Peacock, Cranes, and Sunflowers
for the Restaurant in Hotel Langham (Paris)
Artist: Emile Hurtré (French)
Artist: Jules C. Wielhorski (French (?)
Metropolitan Museum of Art
Spring appears to have arrived in my neck of the woods so I am planting flowers this week. Our usual spring profusion of flowers didn't occur because we haven't had enough rain and some of our flowering plants jumped the gun in February by starting to put out their blooms early, only to find they were hit by a polar vortex and zapped. Too bad.
Now our pollinators don't have that many blooms to munch.
Sunflowers are on the menu. In the past, I've had luck planting an annual variety. This week I'm planting a perennial variety called maximilian sunflower (Helianthus maximiliani). A long cold period is a pre-germination requirement so I kept the seeds in the fridge over the winter. This perennial spreads by runners, so I'm hoping to set up a permanent place for it. Apparently it can become invasive...I have been warned.
Some sunflowers form a tuber that is edible..." and provided a food similar to the Jerusalem artichoke for Native American groups such as the Sioux".
My favorite gardening book says that... "the tubers of Maximilian and Jerusalem artichoke taste like water chestnuts. They are delicious and can be used just like potatoes.
Texas Organic Vegetable Gardening by J. Howard Garrett and C. Malcolm Beck
My go-to online resource for native plants is the Lady Bird Johnson Wildflower Center. Here is a portion of what the Wildflower Center has to say about the maximilian sunflower;
The several tall, leafy, unbranched stems of michaelmas-daisy or maximilian sunflower grow to a height of 3-10 ft. These perennial plants can form large colonies.
Water Use: Low
Light Requirement: Sun
Soil Moisture: Dry , Moist
Soil Description: Prefers moist clay-like soil, but tolerant of a wide range of soils including Limestone-based, Sandy, Sandy Loam, Medium Loam, Clay Loam, Clay.
Conditions Comments: A native prairie perennial, this sunflower is a desirable range plant, eaten by many livestock. A heavy crop of seeds is produced, thus it is also a valuable plant for wildlife.
Use Ornamental: Showy, Attractive, Color, Pocket prairie, Perennial garden, Wildflower meadow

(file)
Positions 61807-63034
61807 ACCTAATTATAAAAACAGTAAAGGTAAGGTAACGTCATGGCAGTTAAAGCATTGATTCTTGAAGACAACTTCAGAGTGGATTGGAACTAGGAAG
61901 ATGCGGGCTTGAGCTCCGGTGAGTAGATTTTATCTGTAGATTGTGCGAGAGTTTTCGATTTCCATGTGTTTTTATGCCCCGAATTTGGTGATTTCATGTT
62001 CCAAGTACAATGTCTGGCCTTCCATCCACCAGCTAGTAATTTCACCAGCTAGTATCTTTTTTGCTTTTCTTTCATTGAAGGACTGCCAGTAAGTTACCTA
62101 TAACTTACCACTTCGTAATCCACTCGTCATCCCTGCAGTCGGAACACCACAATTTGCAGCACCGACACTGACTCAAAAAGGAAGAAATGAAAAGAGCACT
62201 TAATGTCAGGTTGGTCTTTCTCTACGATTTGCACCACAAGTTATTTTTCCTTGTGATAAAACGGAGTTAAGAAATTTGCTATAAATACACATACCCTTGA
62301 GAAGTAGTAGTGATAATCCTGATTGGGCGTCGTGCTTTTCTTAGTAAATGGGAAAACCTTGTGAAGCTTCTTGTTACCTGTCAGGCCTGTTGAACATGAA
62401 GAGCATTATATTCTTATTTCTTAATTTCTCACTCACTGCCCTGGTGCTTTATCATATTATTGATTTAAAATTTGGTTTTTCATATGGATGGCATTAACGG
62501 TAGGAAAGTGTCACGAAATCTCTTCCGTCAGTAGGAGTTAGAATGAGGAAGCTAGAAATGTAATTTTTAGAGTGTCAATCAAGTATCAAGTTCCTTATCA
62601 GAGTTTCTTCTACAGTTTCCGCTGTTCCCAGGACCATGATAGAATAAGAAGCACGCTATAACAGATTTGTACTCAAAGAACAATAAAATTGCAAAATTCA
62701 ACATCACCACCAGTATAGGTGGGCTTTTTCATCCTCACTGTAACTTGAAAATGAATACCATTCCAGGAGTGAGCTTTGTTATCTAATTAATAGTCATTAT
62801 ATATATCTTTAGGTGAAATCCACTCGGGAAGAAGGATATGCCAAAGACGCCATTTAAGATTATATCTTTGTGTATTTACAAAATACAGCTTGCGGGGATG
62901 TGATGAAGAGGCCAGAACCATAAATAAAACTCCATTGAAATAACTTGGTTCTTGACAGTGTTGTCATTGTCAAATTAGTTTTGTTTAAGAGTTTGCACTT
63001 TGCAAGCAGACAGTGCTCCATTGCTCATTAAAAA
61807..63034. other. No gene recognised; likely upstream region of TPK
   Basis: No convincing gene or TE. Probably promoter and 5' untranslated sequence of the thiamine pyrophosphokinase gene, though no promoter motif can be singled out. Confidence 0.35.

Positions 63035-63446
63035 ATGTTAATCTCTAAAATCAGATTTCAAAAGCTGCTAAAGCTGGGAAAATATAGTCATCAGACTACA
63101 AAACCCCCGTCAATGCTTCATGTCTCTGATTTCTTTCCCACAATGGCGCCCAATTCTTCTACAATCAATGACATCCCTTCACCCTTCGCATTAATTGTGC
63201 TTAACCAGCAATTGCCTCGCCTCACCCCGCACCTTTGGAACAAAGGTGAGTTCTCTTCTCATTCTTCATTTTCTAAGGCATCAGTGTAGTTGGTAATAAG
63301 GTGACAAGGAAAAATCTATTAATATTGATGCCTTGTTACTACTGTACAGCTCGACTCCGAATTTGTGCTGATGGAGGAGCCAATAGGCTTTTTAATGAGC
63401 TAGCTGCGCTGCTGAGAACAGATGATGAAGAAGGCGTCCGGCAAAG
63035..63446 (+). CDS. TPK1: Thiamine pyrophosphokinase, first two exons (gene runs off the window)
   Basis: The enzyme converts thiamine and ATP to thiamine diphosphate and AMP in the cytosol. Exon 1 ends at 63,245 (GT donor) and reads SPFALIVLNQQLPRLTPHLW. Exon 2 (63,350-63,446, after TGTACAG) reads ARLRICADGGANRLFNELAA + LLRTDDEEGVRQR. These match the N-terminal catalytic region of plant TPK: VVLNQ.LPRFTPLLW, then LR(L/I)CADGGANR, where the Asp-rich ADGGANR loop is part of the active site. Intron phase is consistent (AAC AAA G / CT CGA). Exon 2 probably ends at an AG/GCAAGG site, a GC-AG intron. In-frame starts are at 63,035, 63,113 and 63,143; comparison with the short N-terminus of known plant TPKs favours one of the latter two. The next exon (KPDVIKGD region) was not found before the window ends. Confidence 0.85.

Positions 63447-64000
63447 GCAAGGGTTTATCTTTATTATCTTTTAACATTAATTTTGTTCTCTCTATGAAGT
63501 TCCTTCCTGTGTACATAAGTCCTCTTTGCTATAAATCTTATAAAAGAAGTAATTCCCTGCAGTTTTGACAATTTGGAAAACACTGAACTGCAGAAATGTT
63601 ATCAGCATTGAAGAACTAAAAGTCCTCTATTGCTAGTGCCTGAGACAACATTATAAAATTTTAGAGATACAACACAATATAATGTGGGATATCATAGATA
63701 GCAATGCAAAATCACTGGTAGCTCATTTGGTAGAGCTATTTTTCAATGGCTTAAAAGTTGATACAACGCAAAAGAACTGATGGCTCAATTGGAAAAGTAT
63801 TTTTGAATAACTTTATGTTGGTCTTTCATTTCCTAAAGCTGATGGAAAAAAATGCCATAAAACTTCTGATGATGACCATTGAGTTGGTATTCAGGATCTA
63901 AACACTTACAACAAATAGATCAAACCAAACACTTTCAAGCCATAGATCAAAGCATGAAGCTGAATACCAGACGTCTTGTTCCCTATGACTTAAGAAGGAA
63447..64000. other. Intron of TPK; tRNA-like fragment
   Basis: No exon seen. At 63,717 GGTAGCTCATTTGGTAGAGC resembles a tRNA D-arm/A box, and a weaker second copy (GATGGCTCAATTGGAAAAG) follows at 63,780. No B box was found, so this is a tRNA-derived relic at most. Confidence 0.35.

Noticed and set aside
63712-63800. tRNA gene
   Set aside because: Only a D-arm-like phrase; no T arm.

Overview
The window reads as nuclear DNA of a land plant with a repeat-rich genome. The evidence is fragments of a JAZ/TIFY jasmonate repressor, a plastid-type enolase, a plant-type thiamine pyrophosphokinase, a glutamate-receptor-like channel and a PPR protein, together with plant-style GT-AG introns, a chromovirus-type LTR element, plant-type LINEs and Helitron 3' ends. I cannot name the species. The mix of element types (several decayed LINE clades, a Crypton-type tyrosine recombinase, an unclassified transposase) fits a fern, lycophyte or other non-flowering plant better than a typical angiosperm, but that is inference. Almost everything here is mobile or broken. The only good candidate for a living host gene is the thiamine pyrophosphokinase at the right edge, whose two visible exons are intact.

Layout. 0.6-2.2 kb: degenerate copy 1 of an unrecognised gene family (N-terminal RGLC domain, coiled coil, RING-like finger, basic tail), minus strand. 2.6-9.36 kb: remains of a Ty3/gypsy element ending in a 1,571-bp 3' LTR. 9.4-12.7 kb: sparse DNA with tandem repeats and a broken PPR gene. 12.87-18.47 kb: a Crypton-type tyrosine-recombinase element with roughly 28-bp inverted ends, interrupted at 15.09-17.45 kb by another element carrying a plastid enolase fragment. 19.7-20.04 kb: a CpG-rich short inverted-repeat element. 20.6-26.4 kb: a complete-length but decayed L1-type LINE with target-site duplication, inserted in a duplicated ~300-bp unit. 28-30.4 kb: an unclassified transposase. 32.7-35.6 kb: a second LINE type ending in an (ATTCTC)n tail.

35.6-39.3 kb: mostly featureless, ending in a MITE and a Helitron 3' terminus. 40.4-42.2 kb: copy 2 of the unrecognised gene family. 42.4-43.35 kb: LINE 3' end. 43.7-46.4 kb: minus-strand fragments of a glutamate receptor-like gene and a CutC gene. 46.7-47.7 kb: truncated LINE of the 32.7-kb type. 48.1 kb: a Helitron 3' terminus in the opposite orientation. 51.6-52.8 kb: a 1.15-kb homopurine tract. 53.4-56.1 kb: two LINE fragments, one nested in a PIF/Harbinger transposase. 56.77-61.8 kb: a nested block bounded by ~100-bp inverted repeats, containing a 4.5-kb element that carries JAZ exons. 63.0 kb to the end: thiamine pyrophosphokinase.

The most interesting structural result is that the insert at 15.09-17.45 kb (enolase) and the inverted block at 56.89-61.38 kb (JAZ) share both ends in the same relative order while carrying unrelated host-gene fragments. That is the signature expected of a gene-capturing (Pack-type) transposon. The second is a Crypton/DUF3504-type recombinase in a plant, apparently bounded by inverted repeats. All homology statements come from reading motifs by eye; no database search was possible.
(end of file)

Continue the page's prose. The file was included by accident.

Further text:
Use Wildlife: This species is palatable to deer and numerous species of birds who eat the seeds. It is also a useful wildlife cover plant. Nectar-Bees, Nectar-Butterflies
Conspicuous Flowers: yes
Nectar Source: yes
Deer Resistant: Moderate
I also have several seed packets of Helianthus annuus aka the common sunflower. It is supposed to attract native bees, which is a big plus and is the reason to bother with planting them. This sunflower is the state flower of Kansas but occurs all across the country.
The common sunflower has some interesting properties that were utilized by indigenous peoples.
The plant has been cultivated in Central North America since pre-Columbian times; yellow dye obtained from the flowers, and a black or dull blue dye from the seeds, were once important in Native American basketry and weaving. Native Americans also ground the seeds for flour and used its oil for cooking.
The plant was also used for medicinal purposes. Flower heads with bracts removed were boiled to make a remedy for pulmonary troubles. Poultice of flowers were used for burns. Roots were chewed and applied to swollen area of rattlesnake bites after venom was sucked out. American Indians used flower tea for lung ailments and malaria. Leaf tea was taken for high fevers; a poultice was placed on snake and spider bites. Seeds and leaves were useds as a diuretic and an expectorant.
It was believed, in the 19th century, that plants growing near a home would protect from malaria. Seeds from cultivated strains are now used for cooking oil and livestock feed in the United States and Europe.
I have also added some blue mist flower, some cenzio, Shasta daisies, Salvia, Plumbago, and some skullcap. Hopefully that will help the little critters out somewhat. Not sure we can prevent ecocide, but we can try.
What is everyone planting? Or what is everyone planning on planting when the weather cooperates?
Helianthus maximiliani at Wind Cave National Park, South Dakota, (USA National Park Service)